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Focus Pulling 101


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#1 Robert Glenn

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Posted 23 March 2007 - 02:14 PM

Ok this is me wanting to learn more about the technique, so apologies if you thought I would teach you, but maybe a pro can provide info. I think taht mostm of the questions are easy to answer, but I'm always trying to get better insight on these types of jobs so I asked them anyway. Feel free to add what you know!



Anyhow, I guess the 2 main elements to follow focuses are set up and operation.

So With set up: Do you need to set the lens in a particular way before anything? I take it that you make marks on the disk with some dry erase pen.. Are there any tips for determining where to set your focus points? Also how do you get the timing right since I doubt the camera person can communicate verbally with the puller.

With operation: How does the camera operator and puller handle handheld work, especially when theres running or large pans involved? Are there situations where pullers should not be used? Should the camera operator focus at times too?
Thanks a lot
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#2 Jon Kukla

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Posted 23 March 2007 - 02:37 PM

Well, the lens needs to be set in a way that allows it to be seated in the lens mount, first and foremost. If there are several seating options available, then you'll probably want it so that the focus marks are clearly readable from the operator's side of the camera.

You set your focus marks by watching a rehearsal and measuring between the camera's film plane (there is a usually a stud to hook measuring tape to) and your subject. If the framing permits, you can put down marks for reference. Then you just pull as you can judge it against your marks.

For handheld, it just really depends on the situation. It's certainly not impossible - you can do it by follow focus or with various accessories like a speed bar or a "whip", and if you really can't move with the camera, then you can use a wireless system with a motor. But you also need to take into account how much the camera is moving, how much depth of field you have, and how likely it is that focus will even been seen critically. If your operator is running after the subject with an 85mm lens, it's gonna be so bouncy that the motion blur will cancel out most of your focus anyway. (Whether or not anyone would want to watch the footage to begin with, however, is another story...) In some of these situations, it may be easier for the operator do some rough focus, but if the DoF is fairly critical and is moving, I'd want a focus puller. Also, the focus puller and operator do sometimes communicate during the take - since they are so close together it usually is easy to do this VERY quietly.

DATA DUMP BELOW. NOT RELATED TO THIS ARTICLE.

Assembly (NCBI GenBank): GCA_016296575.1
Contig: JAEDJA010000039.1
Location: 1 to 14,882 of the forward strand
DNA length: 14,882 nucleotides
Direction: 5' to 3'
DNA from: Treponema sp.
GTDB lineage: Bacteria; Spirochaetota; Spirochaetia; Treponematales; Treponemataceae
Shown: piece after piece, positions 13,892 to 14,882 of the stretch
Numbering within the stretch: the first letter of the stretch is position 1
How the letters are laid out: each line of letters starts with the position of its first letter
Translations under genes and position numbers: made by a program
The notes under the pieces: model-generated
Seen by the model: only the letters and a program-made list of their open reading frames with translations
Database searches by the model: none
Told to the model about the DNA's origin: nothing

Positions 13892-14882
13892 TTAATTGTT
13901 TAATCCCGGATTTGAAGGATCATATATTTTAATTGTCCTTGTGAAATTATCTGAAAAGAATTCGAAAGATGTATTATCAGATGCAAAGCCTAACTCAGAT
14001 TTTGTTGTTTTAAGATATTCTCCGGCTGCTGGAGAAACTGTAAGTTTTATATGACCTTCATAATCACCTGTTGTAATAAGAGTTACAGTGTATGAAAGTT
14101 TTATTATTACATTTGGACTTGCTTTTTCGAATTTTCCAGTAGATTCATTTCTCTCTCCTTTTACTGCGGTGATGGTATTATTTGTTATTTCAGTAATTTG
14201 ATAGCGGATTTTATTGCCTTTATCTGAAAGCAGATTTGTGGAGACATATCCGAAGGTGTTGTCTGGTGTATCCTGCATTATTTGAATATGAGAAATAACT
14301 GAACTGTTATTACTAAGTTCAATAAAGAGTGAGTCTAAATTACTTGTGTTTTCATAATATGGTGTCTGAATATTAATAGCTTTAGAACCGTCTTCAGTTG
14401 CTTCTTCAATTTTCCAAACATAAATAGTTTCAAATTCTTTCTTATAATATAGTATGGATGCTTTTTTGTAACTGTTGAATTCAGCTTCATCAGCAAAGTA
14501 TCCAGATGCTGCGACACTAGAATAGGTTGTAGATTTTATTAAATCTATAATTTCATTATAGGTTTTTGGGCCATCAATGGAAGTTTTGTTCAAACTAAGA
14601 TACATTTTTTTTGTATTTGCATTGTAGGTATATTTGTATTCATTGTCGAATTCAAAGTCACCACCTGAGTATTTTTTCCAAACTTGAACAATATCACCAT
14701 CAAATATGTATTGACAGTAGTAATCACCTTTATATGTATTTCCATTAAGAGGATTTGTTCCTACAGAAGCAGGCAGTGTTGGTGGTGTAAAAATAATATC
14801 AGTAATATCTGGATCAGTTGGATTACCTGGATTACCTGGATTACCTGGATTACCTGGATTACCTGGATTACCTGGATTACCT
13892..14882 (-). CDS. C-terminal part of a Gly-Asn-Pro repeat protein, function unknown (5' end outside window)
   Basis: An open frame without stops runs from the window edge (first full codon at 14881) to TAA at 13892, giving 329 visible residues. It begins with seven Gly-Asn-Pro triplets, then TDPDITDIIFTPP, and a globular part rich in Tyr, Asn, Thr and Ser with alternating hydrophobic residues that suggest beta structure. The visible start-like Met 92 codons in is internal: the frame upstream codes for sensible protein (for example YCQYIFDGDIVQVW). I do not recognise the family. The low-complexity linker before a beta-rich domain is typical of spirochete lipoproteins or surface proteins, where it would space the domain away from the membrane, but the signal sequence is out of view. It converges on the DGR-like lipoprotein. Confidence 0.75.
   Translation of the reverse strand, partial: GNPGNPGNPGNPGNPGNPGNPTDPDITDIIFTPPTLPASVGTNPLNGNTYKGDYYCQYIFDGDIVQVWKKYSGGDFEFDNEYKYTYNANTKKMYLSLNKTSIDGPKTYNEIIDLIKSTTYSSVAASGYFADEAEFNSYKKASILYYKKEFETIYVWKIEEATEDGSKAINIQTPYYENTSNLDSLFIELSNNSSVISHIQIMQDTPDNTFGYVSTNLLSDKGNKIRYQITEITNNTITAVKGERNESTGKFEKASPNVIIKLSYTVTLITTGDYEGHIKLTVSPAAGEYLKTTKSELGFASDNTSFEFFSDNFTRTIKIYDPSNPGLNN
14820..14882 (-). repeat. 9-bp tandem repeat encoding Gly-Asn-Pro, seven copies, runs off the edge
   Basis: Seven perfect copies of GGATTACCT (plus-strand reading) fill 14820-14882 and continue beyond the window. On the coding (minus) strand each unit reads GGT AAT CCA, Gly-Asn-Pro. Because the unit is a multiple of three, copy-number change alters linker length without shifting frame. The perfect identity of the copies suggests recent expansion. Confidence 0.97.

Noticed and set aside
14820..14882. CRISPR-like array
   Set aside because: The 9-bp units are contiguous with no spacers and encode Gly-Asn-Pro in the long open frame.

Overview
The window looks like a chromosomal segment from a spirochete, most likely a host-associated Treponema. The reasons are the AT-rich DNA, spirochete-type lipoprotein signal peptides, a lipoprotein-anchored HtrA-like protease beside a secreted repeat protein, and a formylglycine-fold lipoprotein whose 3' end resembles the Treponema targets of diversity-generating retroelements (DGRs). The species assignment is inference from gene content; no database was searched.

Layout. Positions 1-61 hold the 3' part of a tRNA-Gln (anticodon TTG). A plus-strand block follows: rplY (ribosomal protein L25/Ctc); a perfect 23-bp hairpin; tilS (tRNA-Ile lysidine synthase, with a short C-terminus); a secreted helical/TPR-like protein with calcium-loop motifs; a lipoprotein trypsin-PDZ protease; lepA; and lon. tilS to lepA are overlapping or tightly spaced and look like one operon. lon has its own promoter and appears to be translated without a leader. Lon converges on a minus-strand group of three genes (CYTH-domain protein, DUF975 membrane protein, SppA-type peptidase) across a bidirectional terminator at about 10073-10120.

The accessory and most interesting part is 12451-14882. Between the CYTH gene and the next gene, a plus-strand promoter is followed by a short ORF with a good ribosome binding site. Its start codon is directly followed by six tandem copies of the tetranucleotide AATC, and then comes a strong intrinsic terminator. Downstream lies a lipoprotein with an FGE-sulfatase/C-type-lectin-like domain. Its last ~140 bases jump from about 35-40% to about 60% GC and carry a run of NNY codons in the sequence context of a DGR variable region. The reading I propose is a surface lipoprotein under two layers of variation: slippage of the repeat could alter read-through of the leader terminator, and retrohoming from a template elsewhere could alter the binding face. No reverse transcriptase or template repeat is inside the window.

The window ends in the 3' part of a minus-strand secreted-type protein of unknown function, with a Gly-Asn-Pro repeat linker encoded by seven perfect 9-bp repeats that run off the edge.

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#3 Robert Glenn

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Posted 24 March 2007 - 10:16 AM

Hey Jon, thanx for that
So here's another dumb question.. what types of shots are focus pullers used for the most? Is it with zooming or with dollies or just to shift focus from one character to another behind them?
I've never really watched a movie to concentrate on focusing, since it's one of those jobs where your success is based on how much you are not noticed. Now I'm thinking that there must be a lot of skill and planning involved to get it right.
Does anybody have any movies in mind that have superior focusing techniques? Thanks again
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#4 David Mullen ASC

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Posted 24 March 2007 - 10:31 AM

Like you say, if the focus-pulling is done right, you don't notice it. A focus-puller is always working, except maybe in a rare situation, like a wide-shot that has locked-off focus, like an establishing shot of a building. Otherwise, you have to put the focus somewhere and usually you have to change it at some point.

Probably due to the nature of movies, a large portion of the job involves following actors' faces in tight shots, but even then, it's not as simple as keeping the actor's eyes in focus, especially when multiple people are acting and talking and moving in the scene.

If you want to see something that was hard on the focus-puller, it would probably be any low-light stuff shot tight on long lenses.

RobertNC, you need to edit your Display Name under My Controls to a real first and last name -- "NC" is not sufficient. These are the rules now listed first whenever anyone registers to join this site (you joined in 2005 before the new rules took effect). Thanks.
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#5 Eden Lagaly-Faynot

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Posted 24 March 2007 - 10:49 AM

Hello Robert,

I think you may find some anwers on this post at CML. We are given some very useful and interesting tricks!

Eden.
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Rig Wheels Passport

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Ritter Battery

Broadcast Solutions Inc

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